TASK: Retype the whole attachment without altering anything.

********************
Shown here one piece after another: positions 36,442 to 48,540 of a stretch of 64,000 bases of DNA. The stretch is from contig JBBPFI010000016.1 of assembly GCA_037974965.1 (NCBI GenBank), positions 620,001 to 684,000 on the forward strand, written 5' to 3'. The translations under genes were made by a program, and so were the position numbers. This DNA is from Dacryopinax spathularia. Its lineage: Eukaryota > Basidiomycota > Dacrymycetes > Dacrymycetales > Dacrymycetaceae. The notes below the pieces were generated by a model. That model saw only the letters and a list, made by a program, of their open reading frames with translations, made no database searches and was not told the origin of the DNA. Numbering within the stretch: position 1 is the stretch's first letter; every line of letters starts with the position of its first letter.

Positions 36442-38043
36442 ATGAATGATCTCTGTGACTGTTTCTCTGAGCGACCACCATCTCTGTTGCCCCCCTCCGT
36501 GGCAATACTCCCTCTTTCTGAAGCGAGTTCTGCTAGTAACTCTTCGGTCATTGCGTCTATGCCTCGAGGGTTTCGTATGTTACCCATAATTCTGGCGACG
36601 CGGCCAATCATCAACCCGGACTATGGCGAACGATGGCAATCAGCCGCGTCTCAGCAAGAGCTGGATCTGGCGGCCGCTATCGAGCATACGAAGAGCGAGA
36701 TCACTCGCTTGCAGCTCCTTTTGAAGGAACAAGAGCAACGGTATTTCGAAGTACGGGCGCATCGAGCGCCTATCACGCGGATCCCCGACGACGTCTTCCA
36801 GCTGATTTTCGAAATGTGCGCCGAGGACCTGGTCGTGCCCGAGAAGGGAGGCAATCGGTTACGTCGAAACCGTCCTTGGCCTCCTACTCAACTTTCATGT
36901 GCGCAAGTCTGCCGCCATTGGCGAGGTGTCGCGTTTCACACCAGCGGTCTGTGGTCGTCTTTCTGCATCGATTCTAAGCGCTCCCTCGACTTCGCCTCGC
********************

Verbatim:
Shown here one piece after another: positions 36,442 to 48,540 of a stretch of 64,000 bases of DNA. The stretch is from contig JBBPFI010000016.1 of assembly GCA_037974965.1 (NCBI GenBank), positions 620,001 to 684,000 on the forward strand, written 5' to 3'. The translations under genes were made by a program, and so were the position numbers. This DNA is from Dacryopinax spathularia. Its lineage: Eukaryota > Basidiomycota > Dacrymycetes > Dacrymycetales > Dacrymycetaceae. The notes below the pieces were generated by a model. That model saw only the letters and a list, made by a program, of their open reading frames with translations, made no database searches and was not told the origin of the DNA. Numbering within the stretch: position 1 is the stretch's first letter; every line of letters starts with the position of its first letter.

Positions 36442-38043
36442 ATGAATGATCTCTGTGACTGTTTCTCTGAGCGACCACCATCTCTGTTGCCCCCCTCCGT
36501 GGCAATACTCCCTCTTTCTGAAGCGAGTTCTGCTAGTAACTCTTCGGTCATTGCGTCTATGCCTCGAGGGTTTCGTATGTTACCCATAATTCTGGCGACG
36601 CGGCCAATCATCAACCCGGACTATGGCGAACGATGGCAATCAGCCGCGTCTCAGCAAGAGCTGGATCTGGCGGCCGCTATCGAGCATACGAAGAGCGAGA
36701 TCACTCGCTTGCAGCTCCTTTTGAAGGAACAAGAGCAACGGTATTTCGAAGTACGGGCGCATCGAGCGCCTATCACGCGGATCCCCGACGACGTCTTCCA
36801 GCTGATTTTCGAAATGTGCGCCGAGGACCTGGTCGTGCCCGAGAAGGGAGGCAATCGGTTACGTCGAAACCGTCCTTGGCCTCCTACTCAACTTTCATGT
36901 GCGCAAGTCTGCCGCCATTGGCGAGGTGTCGCGTTTCACACCAGCGGTCTGTGGTCGTCTTTCTGCATCGATTCTAAGCGCTCCCTCGACTTCGCCTCGC